How to do Meditation for anxiety reduction
If stress makes you feel anxious, tense, or worried, try meditation. Even a few minutes of meditation can help you regain your sense of calm and inner peace.
Meditation is something that anyone can do. It's easy to do and doesn't cost a lot of money, and it doesn't require any special equipment.
And you can meditate wherever you are: on a walk, on the bus, in line at the doctor's office, or even in the middle of a tense business meeting.
How to do Meditation for anxiety reduction
Meditation can help you achieve a sense of calm, peace, and balance, which can improve your emotional well-being as well as your overall health.
And the advantages don't stop when you stop meditating. Meditation can help you stay calmer throughout the day and may even aid in the management of symptoms associated with certain medical conditions.
Step 1: Find a seat that gives you a stable, solid seat, not perching or hanging back, whether it's a chair, a meditation cushion, or a park bench.
Step 2: Cross your legs in front of you if you're sitting on a cushion on the floor. If you're sitting in a chair, the bottoms of your feet should be touching the floor.
Step 3: Natural curvature exists in the spine. Allow it to exist. Your head and shoulders should be able to rest comfortably on top of your vertebrae.
Step 4: Your upper arms should be parallel to your upper body. Then, gently place your hands on the tops of your legs. Your hands will land in the correct spot if you keep your upper arms at your sides. You'll hunch if you look too far ahead. You will become stiff if you sit too far back. You're fine-tuning your body's strings, making sure they're not too tight or too loose.
Step 5: Allow your chin to drop slightly and your gaze to fall gently downward. Allow your eyelids to droop. You may close your eyes if you feel the need, but it is not necessary to do so when meditating. You can simply observe what is in front of your eyes without focusing on it.
Step 6: For a few moments, be there. Relax. Pay attention to your breathing or your body's sensations.
Step 7: Feel (or, as some say, "follow") your breath as it leaves and enters your body. (In some versions of this practice, the out-breath is emphasized more, while the in-breath is simply left with a spacious pause.) In either case, focus on the physical sensation of breathing: air moving through your nose or mouth, your belly rising and falling, or your chest rising and falling. Choose a focal point and mentally note "breathing in" and "breathing out" with each breath.
Step 8: Your attention will inevitably leave the breath and wander to other things. Don't be concerned. There's no need to stifle or suppress your thoughts. When you notice your mind wandering—after a few seconds, a minute, or five minutes—return your attention to the breath gently.
Step 9: Before making any physical adjustments, such as moving your body or scratching an itch, practice pausing. Shift with intention at a time that is convenient for you, allowing space between what you are experiencing and what you decide to do.
Step 10: It's perfectly normal for your mind to wander constantly. Rather than grappling with or engaging with those thoughts, practice observing without reacting. Simply take a seat and pay attention. That's all there is to it, no matter how difficult it is to maintain. Return without judgment or expectation over and over.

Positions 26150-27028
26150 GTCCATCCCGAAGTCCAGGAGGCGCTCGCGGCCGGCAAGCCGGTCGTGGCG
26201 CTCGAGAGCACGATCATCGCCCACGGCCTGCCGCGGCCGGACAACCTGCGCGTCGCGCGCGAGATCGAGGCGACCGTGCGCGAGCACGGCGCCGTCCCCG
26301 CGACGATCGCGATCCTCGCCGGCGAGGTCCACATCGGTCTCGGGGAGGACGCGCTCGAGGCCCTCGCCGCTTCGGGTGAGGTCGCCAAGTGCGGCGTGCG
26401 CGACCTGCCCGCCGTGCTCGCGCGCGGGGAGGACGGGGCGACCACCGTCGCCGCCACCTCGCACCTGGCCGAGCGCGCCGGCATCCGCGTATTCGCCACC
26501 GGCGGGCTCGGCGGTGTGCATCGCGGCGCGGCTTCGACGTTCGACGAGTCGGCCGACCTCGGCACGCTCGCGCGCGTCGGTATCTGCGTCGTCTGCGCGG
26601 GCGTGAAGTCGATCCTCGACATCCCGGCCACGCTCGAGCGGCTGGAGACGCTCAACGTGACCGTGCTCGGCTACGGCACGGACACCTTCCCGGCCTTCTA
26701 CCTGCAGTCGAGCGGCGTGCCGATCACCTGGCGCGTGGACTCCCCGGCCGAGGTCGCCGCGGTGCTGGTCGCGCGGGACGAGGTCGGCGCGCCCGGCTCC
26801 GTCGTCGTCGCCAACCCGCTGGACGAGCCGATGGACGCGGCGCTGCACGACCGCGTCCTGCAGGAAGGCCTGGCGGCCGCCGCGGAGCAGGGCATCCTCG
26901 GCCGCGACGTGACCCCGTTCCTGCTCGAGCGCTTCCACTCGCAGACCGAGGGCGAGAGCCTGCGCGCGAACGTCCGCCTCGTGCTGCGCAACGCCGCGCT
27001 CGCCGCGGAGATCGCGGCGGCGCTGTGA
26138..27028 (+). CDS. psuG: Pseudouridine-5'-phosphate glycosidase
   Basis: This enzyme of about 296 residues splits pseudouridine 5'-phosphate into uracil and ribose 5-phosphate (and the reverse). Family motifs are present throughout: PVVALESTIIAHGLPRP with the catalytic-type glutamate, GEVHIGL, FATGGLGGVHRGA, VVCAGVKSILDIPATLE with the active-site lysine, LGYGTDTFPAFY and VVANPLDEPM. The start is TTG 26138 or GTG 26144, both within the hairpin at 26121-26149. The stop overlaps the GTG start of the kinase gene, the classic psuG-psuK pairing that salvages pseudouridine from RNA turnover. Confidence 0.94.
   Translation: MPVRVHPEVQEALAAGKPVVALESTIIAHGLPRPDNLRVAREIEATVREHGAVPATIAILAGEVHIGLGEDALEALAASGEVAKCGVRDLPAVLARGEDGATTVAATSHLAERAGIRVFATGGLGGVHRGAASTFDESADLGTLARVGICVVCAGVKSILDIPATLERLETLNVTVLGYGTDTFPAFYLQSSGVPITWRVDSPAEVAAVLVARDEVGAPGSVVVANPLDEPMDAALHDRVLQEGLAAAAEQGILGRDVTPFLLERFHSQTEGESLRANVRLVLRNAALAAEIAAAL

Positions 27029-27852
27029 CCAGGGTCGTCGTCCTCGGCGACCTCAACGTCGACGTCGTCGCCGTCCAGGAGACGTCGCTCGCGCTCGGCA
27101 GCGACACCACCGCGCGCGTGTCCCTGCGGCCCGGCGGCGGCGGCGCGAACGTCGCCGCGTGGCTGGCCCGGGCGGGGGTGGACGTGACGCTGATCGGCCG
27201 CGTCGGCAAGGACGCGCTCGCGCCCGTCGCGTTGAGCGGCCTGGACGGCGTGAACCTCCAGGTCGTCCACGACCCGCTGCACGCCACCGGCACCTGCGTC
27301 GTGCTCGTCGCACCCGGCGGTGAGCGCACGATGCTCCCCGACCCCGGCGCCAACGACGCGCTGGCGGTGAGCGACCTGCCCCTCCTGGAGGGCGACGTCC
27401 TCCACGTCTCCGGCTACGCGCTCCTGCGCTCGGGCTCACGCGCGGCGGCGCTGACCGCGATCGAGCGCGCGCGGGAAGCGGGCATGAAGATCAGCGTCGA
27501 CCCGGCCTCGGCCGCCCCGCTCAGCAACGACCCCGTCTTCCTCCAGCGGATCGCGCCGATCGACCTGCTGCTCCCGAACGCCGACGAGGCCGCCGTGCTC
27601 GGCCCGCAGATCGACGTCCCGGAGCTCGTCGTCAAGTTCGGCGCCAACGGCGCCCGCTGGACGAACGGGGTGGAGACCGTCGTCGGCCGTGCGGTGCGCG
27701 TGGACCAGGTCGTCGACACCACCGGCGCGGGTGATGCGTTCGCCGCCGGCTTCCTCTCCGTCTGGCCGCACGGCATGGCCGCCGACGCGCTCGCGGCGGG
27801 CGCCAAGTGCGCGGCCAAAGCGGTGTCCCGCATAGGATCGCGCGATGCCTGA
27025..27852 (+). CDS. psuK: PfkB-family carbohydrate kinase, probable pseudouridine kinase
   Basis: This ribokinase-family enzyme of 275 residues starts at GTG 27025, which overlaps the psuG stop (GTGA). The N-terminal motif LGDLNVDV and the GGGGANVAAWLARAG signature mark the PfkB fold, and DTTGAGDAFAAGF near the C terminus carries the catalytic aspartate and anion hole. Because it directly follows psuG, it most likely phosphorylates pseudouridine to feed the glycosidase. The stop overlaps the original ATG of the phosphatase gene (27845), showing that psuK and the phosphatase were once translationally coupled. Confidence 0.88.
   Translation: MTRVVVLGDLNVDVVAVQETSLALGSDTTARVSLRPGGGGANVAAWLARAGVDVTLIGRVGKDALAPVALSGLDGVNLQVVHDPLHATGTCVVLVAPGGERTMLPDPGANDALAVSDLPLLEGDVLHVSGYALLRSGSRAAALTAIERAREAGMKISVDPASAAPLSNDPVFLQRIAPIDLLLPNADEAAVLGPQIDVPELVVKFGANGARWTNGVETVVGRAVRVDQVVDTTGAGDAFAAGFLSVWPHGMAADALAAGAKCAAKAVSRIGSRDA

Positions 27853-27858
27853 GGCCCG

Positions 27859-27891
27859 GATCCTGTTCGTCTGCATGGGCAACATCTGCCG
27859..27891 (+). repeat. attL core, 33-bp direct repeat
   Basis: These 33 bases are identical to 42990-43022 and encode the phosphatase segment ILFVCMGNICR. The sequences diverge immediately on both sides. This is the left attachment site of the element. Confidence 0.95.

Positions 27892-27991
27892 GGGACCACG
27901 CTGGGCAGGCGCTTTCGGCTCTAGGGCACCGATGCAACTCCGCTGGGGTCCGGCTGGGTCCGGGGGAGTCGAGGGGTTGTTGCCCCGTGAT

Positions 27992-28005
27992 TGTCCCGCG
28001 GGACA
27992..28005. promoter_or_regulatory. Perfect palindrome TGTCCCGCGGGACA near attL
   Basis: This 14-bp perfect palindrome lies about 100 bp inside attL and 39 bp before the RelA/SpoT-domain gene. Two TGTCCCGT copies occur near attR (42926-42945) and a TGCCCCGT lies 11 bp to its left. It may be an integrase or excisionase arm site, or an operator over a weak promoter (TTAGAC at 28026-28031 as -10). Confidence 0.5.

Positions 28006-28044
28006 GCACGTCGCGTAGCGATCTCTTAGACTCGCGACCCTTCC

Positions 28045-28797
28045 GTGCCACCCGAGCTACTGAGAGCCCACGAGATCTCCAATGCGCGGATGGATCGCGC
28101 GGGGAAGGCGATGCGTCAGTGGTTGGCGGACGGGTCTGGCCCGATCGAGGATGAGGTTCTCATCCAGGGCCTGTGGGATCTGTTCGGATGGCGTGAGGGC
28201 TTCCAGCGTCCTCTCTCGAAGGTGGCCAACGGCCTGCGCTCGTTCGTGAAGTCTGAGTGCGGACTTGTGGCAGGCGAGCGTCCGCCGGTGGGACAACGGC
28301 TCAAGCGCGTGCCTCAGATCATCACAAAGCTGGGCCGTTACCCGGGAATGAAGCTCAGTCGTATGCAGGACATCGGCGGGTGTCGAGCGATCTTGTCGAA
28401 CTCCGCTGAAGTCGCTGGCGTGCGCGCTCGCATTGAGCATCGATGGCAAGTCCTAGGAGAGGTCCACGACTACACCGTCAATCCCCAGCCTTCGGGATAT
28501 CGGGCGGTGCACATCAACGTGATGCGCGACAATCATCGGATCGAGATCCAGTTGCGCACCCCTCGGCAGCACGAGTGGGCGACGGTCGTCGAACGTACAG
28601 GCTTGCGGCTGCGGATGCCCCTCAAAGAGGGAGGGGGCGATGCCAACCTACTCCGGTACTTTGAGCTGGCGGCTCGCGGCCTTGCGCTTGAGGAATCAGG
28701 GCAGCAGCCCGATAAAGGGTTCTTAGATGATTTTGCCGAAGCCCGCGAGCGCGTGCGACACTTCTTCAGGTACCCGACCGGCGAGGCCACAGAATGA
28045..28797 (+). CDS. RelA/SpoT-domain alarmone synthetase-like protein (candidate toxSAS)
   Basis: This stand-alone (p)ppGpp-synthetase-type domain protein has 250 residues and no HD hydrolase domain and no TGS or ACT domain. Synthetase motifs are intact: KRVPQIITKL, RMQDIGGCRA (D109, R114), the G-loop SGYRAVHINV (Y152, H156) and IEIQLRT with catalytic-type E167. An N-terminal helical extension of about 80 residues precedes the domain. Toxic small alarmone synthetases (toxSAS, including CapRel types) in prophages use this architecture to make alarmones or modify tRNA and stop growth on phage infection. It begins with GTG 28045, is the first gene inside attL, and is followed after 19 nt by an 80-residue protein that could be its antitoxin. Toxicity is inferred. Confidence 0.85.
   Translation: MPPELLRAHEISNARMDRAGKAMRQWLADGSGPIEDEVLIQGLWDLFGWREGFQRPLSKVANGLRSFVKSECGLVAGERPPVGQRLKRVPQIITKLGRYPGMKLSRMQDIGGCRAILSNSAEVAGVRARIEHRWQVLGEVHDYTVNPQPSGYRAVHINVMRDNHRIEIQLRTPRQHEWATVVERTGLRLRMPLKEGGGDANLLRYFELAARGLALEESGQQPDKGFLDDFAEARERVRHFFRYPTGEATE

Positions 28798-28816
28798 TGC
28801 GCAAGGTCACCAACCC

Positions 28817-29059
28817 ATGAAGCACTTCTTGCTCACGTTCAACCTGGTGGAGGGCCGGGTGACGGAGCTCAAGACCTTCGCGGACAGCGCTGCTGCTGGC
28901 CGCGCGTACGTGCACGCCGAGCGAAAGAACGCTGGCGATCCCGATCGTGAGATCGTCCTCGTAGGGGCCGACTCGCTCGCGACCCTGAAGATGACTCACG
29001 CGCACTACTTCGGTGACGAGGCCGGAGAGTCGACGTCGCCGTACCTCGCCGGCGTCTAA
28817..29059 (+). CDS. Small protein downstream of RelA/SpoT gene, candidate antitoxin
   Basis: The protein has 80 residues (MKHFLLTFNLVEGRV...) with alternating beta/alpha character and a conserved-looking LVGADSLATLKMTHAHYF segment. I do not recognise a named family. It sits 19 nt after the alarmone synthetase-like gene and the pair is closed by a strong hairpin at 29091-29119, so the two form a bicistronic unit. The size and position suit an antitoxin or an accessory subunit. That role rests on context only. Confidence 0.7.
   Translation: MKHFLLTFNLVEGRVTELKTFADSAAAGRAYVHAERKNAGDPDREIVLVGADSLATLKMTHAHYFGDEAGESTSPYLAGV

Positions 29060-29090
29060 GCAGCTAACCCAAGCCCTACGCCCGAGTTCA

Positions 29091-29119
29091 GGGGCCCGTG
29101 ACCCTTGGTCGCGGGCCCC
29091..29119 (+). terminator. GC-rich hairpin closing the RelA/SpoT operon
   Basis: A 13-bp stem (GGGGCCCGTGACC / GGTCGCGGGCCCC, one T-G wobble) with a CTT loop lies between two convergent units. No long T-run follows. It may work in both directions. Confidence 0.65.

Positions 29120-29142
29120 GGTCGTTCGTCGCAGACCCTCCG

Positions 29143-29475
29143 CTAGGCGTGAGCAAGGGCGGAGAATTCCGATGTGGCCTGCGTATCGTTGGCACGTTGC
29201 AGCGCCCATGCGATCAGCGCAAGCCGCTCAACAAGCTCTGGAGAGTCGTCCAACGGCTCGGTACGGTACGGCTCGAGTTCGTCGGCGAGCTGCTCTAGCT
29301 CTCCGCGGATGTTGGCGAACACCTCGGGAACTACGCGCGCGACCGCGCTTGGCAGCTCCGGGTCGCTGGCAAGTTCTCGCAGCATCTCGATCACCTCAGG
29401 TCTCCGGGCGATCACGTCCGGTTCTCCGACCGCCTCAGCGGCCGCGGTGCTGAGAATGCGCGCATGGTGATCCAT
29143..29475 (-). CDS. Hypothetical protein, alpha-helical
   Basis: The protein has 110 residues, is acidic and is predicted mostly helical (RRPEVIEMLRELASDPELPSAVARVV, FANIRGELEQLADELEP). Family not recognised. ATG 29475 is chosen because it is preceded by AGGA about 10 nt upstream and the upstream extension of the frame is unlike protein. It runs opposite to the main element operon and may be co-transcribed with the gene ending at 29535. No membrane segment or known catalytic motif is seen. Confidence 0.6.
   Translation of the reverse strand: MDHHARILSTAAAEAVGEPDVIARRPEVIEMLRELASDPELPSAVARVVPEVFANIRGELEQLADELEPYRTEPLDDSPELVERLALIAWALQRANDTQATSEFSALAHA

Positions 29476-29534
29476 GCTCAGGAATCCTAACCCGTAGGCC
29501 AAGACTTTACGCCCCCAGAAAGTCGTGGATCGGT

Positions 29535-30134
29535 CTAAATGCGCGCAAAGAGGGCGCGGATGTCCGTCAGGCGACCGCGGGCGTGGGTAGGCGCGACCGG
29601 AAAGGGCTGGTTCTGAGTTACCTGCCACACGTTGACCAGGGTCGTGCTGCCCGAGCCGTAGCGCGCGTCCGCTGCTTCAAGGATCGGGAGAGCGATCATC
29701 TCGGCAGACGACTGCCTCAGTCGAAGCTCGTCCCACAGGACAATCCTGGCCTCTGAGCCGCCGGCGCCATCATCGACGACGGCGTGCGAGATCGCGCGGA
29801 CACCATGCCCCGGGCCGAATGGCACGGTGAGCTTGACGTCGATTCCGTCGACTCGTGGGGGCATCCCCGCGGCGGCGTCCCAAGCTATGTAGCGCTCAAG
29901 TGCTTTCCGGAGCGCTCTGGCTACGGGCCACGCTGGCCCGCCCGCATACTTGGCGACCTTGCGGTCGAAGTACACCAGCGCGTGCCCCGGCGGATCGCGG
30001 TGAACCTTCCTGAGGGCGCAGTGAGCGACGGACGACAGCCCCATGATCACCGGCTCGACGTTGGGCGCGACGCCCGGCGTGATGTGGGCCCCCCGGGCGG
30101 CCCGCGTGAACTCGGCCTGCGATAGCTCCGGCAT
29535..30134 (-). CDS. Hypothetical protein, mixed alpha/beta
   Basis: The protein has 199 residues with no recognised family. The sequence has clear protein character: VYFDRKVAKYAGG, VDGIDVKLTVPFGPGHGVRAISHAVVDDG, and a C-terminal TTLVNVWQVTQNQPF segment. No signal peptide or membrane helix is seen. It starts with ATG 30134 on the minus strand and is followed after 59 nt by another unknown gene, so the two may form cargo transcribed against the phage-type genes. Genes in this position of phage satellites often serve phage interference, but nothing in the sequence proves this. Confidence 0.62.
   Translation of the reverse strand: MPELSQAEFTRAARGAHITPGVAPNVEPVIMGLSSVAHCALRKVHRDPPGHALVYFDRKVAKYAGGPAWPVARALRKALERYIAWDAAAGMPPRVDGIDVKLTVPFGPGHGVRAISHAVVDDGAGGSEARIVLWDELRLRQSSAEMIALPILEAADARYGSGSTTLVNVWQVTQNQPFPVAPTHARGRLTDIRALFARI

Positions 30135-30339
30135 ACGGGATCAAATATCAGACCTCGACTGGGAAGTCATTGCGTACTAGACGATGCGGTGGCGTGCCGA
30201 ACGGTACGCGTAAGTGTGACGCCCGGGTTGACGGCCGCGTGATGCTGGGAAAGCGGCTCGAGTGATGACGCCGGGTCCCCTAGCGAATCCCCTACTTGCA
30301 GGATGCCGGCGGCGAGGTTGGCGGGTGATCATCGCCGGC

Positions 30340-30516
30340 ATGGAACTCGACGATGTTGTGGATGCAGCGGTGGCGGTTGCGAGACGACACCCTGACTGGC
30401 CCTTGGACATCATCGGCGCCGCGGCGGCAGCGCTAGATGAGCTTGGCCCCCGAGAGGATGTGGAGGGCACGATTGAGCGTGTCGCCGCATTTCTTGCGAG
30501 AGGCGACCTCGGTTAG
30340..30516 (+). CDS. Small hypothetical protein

Step 11: Lift your gaze gently when you're ready (if your eyes are closed, open them). Take a moment to listen to the sounds around you. Take note of how your body is currently feeling. Take note of your feelings and thoughts. Take a moment to consider how you want to proceed with your day.
The fact that mindfulness is secular adds to its appeal. For more than 2,600 years, Buddhist monks have used mindfulness exercises as a form of meditation, seeing them as one of the paths to enlightenment. The Mindfulness-Based Stress Reduction program, on the other hand, removes the religious overtones from mindfulness.
A growing body of research shows that mindfulness reduces stress and anxiety, improves attention and memory, and promotes self-regulation and empathy, boosting its popularity. Sara Lazar, a neuroscientist and assistant professor of psychology at Harvard Medical School (HMS) and assistant researcher in psychiatry at Massachusetts General Hospital, was the first to document that mindfulness meditation can change the gray matter and brain regions linked to memory, self-awareness, and emotion regulation in the brain a few years ago.
Mindfulness practitioners admit the practice can offer challenges. It necessitates consistency because the effects are more noticeable over time, as well as discipline to train the wandering mind to return to the present moment without judgment. According to a 2014 study, many people would rather give themselves electroshocks than be alone with their thoughts. Another study found that most people have trouble focusing on the present moment and that their wandering minds can cause stress and even suffering.
Developing your meditation abilities
Don't pass judgment on your meditation abilities; this will only add to your stress. Meditation takes time and effort to master.
Keep in mind, for example, that your mind is likely to wander during meditation, regardless of how long you've been doing it. If your attention wanders while you're meditating to calm your mind, slowly bring it back to the object, sensation, or movement you're focusing on.
Experiment with different types of meditation to see what works best for you and what you enjoy doing. Adapt meditation to your current needs. Remember that there is no one-size-fits-all approach to meditation. What matters is that meditation aids in stress reduction and overall well-being.